At six months of age, babies are just starting to sit up and are far from even taking their first steps or talking. According to psychologists however, while babies may not be walking around or having conversations at the age of six months, they already have their own sense of a moral code and therefore can distinguish between good and bad.
There are an alarming number of experiments being conducted in the field of psychology which are challenging the previous notion that humans are born as “blank slates”. Many psychologists and social scientists are beginning to believe that the ability to know the difference between good and evil is actually present at birth.
In one particular experiment, the researchers presented six month olds with puppets and found that they was a strong preference toward the helpful and good character rather than the bad or evil character, which the babies tended to reject.
Another study had the babies acting as judge and jury. When encouraged to take away the treats from the bad puppet, some babies even punished the puppet in their own way, such as a slap on its head.
Psychologist and professor from Yale University out of Connecticut, Paul Bloom believes that there is plenty of evidence that suggests that humans contain a moral sense from birth. According to Bloom, with the right experiments, we are able to see incidences of moral thought and feeling within the first year of a human’s life.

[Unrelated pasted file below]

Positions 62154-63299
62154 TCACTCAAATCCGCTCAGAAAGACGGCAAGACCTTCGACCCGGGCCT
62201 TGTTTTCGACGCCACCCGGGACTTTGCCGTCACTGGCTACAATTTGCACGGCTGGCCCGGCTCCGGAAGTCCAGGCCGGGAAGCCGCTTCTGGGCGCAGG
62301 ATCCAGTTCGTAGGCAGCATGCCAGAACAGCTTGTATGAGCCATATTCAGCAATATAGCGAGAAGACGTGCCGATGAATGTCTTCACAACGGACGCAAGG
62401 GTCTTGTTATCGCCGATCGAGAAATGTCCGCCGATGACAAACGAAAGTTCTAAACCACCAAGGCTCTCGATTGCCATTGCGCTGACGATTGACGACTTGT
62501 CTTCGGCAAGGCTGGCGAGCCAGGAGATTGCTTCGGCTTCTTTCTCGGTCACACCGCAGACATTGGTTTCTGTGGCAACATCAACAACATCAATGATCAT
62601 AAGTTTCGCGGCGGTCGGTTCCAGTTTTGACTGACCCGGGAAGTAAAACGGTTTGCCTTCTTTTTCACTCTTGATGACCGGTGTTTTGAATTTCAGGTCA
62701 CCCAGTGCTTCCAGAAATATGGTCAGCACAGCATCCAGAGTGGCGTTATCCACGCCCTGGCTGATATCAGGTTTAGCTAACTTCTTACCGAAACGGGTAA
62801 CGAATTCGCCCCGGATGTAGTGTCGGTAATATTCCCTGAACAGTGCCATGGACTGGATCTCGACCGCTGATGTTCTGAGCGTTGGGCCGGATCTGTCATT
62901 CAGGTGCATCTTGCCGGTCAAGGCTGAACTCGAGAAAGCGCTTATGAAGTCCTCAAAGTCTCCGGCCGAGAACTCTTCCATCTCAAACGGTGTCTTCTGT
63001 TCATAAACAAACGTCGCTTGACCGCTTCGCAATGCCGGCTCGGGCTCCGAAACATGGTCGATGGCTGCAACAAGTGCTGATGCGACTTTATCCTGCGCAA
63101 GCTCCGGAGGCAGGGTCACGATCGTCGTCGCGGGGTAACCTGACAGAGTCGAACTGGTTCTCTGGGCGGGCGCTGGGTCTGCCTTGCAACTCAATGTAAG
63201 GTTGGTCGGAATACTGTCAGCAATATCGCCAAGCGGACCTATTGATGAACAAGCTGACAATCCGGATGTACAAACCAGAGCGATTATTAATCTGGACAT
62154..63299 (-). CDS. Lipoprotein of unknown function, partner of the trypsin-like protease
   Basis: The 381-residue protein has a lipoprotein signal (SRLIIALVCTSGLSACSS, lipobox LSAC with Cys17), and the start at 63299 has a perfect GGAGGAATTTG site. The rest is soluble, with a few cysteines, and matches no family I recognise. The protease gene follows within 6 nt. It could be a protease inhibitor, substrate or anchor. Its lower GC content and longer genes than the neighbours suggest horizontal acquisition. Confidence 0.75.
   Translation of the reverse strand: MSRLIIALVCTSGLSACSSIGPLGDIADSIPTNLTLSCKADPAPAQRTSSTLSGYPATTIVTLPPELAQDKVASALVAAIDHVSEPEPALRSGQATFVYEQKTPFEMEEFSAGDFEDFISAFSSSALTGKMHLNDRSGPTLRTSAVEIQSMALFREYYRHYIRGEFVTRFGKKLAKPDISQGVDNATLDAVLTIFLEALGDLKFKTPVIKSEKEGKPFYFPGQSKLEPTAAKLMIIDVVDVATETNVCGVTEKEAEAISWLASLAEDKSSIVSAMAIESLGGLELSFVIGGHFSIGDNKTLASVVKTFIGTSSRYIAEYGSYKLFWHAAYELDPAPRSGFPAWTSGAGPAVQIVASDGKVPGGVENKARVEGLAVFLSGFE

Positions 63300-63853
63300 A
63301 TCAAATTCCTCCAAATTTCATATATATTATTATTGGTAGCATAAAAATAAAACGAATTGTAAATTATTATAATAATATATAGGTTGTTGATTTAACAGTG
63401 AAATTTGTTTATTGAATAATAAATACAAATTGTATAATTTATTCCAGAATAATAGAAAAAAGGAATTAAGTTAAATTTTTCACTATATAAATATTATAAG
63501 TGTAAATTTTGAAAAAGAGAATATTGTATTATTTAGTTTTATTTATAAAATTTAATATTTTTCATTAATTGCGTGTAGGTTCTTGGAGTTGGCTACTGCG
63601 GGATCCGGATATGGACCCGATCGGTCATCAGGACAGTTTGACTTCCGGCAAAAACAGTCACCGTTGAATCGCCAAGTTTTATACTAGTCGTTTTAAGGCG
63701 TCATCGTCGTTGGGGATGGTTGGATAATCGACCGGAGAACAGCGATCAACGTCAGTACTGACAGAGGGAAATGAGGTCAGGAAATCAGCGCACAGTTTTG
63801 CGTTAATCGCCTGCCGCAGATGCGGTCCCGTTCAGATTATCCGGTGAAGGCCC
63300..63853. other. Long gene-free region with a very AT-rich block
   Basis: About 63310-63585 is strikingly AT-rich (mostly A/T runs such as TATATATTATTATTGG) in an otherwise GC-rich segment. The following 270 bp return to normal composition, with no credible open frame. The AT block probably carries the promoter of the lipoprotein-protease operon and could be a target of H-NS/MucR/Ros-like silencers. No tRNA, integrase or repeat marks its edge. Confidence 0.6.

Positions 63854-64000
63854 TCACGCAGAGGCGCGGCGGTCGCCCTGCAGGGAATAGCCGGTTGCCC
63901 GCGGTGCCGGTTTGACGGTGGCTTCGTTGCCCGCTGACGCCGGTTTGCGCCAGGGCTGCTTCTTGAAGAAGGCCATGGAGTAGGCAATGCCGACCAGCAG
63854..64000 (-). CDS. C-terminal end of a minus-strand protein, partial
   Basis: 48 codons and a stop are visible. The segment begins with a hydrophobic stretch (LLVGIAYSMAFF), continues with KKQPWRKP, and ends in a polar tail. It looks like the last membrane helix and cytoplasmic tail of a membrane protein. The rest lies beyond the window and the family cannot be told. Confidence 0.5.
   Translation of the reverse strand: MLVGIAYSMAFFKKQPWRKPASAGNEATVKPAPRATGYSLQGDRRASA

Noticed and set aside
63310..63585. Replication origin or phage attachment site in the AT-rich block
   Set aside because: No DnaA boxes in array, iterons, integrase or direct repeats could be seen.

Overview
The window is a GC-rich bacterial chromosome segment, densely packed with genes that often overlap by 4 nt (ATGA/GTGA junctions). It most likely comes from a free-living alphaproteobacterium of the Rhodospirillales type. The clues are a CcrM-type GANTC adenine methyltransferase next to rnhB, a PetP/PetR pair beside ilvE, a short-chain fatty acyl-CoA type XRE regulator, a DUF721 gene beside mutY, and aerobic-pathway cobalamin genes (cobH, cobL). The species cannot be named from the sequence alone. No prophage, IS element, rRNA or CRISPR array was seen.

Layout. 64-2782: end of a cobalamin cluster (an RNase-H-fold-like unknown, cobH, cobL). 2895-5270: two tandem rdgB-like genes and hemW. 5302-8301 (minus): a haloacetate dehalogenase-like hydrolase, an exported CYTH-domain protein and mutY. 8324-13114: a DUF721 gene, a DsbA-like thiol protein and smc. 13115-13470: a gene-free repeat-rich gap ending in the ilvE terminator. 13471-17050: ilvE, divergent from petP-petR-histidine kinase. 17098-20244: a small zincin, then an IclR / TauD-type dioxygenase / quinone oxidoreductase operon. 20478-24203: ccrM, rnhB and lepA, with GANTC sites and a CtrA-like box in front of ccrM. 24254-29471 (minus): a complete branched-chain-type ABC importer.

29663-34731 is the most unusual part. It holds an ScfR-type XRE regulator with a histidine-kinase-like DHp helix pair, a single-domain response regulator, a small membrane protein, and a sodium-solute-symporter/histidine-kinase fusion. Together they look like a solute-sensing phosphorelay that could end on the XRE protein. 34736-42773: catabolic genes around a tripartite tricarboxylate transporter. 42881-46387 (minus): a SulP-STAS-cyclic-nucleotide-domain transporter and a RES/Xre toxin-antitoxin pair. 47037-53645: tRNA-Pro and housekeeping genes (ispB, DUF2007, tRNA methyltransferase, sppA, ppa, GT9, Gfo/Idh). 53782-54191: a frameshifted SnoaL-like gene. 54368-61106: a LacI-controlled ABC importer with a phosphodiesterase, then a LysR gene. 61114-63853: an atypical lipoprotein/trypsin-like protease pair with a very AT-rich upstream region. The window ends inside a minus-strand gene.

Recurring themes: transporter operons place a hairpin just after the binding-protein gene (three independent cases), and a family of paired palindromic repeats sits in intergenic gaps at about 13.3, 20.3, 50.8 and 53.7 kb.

In another study involving puppets, babies from the age of six months to one year were shown a puppet show in which one colorful character tries to climb a hill. Sometimes another character will try to help the puppet up the hill while other times, a different character will try to push the puppet down the hill, preventing him from succeeding. After the babies watched this puppet show multiple times, they were presented with the helpful and unhelpful characters and were found to prefer the helpful toys than the unhelpful, based on the fact that they spent a much longer time looking at and playing with the helpful toys.
Bloom stated that this study did not produce just a statistical trend, since almost every baby showed a preference to the good character. Two other similar experiments produced the same results.
One study involved a play where a dog tries to open up a box. He is soon joined by a bear that tries to assist him in opening the box and then another bear that prevents them from opening the box by sitting on top of it. In another, babies watched a cat puppet roll a ball to a rabbit, which then rolled it back to the cat. When the cat rolled it to another rabbit, the rabbit picked it up and ran away with the ball. Most babies preferred the helpful toys and didn’t care much for the naughty ones.
There are still psychologists however, that do not believe that we are born with a moral code but rather we immediately start learning the difference between good and bad. In terms of the experiments Dr. Reissland believes that results all are contingent on who decides what should be considered normal. In terms of the puppet going up the hill, perhaps the babies just liked seeing things go up rather than down. By stating that helping the puppet up the hill is being helpful, the researchers were making a moral judgment, therefore affecting the results.
Reference:Derbyshire, D. 2010. Babies Know the Difference between Good and Evil at Six Months, Study Reveals. http://www.dailymail.co.uk/news/article-1275574/Babies-know-difference-good-evil-months-study-reveals.html